Alternative Fuels

First hybrid Type A bus hits the road

Posted on September 8, 2009
Napa Valley USD's new hybrid small bus was on display at a town and country fair in August. After the fair, the floral decor wrap was removed, and district lettering was painted on.
Napa Valley USD's new hybrid small bus was on display at a town and country fair in August. After the fair, the floral decor wrap was removed, and district lettering was painted on.

NAPA, Calif. — Napa Valley Unified School District (USD) recently took delivery of a NEXBUS hybrid-electric Type A school bus manufactured by Collins Bus Corp.

The vehicle is the first hybrid Type A unit to be put into operation. It is configured for 14 seats and a wheelchair. Collins entered into an agreement with Azure Dynamics Corp. earlier this year to develop Type A school buses with hybrid-electric systems. Collins is offering Azure’s hybrid technology as an option for buses built on the Ford E-450 chassis.

“We are excited to bring another innovative product to the school bus industry,” said Kent Tyler, president of Collins Bus Corp. “Our customers have gotten used to seeing hybrids in passenger cars, and some of them personally own hybrids. Now they’ll be able to use the same technology for their small school buses throughout North America.”

Ralph Knight, transportation director at Napa Valley USD, first heard of Collins’ plan to offer hybrid Type As during the Alternative Fuel Vehicle Institute’s conference and expo in Orlando, Fla., in April through a friend who worked at Ford and an official from Azure Dynamics who was also in attendance.

When two chassis arrived at Collins’ facility a couple of months later, a company official called Knight and told him that Collins wanted to put one of the buses into service at his operation.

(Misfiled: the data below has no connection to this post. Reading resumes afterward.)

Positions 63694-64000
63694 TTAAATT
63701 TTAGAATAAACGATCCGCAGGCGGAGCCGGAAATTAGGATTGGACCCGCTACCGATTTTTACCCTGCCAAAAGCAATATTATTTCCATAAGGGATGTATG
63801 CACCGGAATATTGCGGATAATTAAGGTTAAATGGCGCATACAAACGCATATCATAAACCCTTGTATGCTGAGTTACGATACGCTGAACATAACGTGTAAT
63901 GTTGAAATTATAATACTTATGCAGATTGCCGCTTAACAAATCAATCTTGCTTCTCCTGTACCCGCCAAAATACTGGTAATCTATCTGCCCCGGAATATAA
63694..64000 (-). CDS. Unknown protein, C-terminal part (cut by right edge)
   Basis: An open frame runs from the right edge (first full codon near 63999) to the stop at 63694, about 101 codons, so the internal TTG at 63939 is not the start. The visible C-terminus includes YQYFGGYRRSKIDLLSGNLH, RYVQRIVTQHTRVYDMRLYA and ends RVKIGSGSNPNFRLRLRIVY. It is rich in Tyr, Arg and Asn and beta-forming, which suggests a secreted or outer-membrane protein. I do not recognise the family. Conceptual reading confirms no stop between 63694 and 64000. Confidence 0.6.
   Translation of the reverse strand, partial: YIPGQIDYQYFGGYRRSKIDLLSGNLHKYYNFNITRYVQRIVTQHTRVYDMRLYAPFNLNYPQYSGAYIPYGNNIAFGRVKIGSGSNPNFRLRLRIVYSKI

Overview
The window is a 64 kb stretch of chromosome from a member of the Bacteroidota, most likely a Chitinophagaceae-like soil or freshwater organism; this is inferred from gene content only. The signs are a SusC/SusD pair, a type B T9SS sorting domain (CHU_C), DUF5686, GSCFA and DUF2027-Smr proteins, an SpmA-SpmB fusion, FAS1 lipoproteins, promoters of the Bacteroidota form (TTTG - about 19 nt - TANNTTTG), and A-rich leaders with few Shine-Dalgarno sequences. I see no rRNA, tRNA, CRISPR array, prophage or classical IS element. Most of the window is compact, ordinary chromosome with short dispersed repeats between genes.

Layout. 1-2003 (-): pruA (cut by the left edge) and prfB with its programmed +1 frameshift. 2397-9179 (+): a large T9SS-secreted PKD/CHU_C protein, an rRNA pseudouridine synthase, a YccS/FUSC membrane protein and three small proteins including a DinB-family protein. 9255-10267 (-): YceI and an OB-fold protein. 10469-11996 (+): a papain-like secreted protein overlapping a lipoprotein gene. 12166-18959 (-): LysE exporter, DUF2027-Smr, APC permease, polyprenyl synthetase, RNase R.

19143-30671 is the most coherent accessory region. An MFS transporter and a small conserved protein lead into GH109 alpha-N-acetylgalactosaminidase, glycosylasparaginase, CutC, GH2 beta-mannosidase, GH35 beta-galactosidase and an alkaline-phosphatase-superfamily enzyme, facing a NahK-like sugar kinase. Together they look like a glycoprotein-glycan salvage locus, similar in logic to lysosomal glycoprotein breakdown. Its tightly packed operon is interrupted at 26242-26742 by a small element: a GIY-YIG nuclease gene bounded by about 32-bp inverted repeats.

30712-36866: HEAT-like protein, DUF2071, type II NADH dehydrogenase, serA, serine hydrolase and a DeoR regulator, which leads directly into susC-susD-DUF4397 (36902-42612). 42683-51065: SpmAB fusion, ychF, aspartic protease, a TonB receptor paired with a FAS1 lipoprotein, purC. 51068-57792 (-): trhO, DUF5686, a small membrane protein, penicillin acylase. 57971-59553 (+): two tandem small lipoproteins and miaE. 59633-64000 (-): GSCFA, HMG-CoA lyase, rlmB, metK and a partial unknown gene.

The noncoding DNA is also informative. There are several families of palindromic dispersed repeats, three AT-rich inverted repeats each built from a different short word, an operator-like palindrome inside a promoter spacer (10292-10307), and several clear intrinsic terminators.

“We’re pretty excited to receive the bus and get it running,” Knight said. “This is technology that’s been [utilized in] delivery trucks, and we’ve learned a lot about it through that. It’s a very positive thing coming into this segment of the school bus industry, because there haven’t been a lot of alternative fuel options for special-needs buses and this technology has proven itself.”

Delivery trucks get about 11 miles per gallon from the hybrid-electric system, according to Knight. Because Type A buses are lighter than the trucks, he estimated that he may get between 13 and 14 miles per gallon from his unit.

“We know it won’t be any less than the delivery truck,” he reasoned, “and if you can pick up three to four additional miles per gallon, that [equates to] a pretty good chunk of change over the span of a year.”

Napa Valley USD’s hybrid Type A bus was funded through a Bay Area Air Quality Management District grant.

Knight said he hoped to have the bus certified by the California Highway Patrol and his drivers trained to operate the bus in time to have it running for the 2009-10 school year.


Related Topics: alternative fuels, Type A/small buses

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